"There are so many interesting roles that are available. As a grown-up, the spectrum of feelings and ideas and emotions that you're able to play with grow exponentially. So right now, I'm working on a project [HBO's 'The Deuce'] that's totally fascinating me that I couldn't have played when I was 25. And there are four other [projects] like that that I'm thinking about right now... I think there are incredible opportunities for women in Hollywood, and I feel really lucky. I think in every part of our world, women are treated differently than men. It was amazing to see the way that Hillary Clinton is responded to by our community as a woman as opposed to the way a man would be responded to."
On the current projects on her slate, including HBO's "The Deuce":
"'The Deuce' has just been incredible. It's like heaven. I love working on it. I love the part I'm playing... I look forward to going to work every day. There's another movie I'm getting ready to make called 'The Kindergarten Teacher,' which is also a really fascinating part, and I'm going to make a television show about Victoria Woodhull, who was actually the first woman to run for President. She's a really fascinating character -- she was [rumored to be] a prostitute and a spiritualist who spoke to the dead. So there are lots of interesting things going on out there for women -- so many interesting directors, so many interesting writers... The women who are writing on our show ['The Deuce'] are so interesting and smart and emotionally intelligent and are contributing stuff that is really fantastic and exciting. To be feeling like a feminist and playing a prostitute is a really fascinating place to be. I feel very hopeful and I feel very excited about where things are going in general in our world for women -- and also in Hollywood. I feel hopeful."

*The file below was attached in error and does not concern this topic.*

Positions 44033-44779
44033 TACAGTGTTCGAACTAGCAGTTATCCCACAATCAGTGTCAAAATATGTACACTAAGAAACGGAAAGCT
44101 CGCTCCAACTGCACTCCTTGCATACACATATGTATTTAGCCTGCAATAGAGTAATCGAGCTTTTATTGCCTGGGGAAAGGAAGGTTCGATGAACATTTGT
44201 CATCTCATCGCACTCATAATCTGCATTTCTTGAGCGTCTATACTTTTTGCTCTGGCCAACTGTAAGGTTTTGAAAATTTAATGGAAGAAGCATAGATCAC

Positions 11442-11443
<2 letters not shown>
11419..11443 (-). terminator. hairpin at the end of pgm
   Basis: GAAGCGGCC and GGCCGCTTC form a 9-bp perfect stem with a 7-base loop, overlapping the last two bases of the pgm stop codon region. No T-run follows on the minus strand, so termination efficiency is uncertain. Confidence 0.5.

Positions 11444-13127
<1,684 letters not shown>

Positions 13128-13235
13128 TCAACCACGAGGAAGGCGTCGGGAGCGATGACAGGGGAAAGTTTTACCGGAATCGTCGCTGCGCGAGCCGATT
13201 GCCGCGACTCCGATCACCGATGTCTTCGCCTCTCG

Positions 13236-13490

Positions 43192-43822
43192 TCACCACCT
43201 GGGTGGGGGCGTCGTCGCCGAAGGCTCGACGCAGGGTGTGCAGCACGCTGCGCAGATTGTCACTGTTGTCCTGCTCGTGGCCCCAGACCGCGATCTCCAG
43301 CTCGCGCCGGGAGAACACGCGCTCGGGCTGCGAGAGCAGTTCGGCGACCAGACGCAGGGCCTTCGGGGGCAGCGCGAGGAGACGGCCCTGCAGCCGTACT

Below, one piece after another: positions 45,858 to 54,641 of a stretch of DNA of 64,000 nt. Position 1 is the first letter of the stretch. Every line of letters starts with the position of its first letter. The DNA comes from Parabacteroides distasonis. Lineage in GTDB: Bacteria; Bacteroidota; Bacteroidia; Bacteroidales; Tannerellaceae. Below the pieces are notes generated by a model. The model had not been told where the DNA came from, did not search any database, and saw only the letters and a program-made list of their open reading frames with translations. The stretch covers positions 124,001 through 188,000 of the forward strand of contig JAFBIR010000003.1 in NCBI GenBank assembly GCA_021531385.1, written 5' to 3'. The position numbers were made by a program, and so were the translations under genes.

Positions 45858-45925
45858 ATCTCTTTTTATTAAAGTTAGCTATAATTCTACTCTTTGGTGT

On how portraying a prostitute in "The Deuce" fits into her idea of feminism:
"I'm in the middle of making [the show], and I always find it difficult to talk objectively about something that I'm still involved in in such a subjective way -- and also because it's long-form storytelling, there's so much about it that I have to keep secret -- but I feel like [the writer, director and producers] are feminists. I can't speak for them -- I've never actually asked them that outright, but I'd be shocked if they said anything else. So to be exploring the sexuality, the intellect and the emotional life of a woman who also is a prostitute with a group of feminists is really fascinating."
On her unrecognizable appearance as a prostitute in the first images of herself on the set of "The Deuce":
"I always find costumes a great way into working on a character. One of the things I just noticed with doing the costume fitting for the fifth episode is that it took us like 15 minutes because we go together so well now -- whereas it was taking us a few hours at the beginning. We're like, 'Oh, let's go with that one shirt or shorts and let's see!' That's the nice thing about working on something for so long and developing a character over such a long period of time. Already we've shot ... four hours of television, and we have another four to go. That's twice a movie! So it's cool to be able to work on that scale."
Watch the three short films -- each starring Maggie -- that won Jameson's "First Shot" competition in the videos below.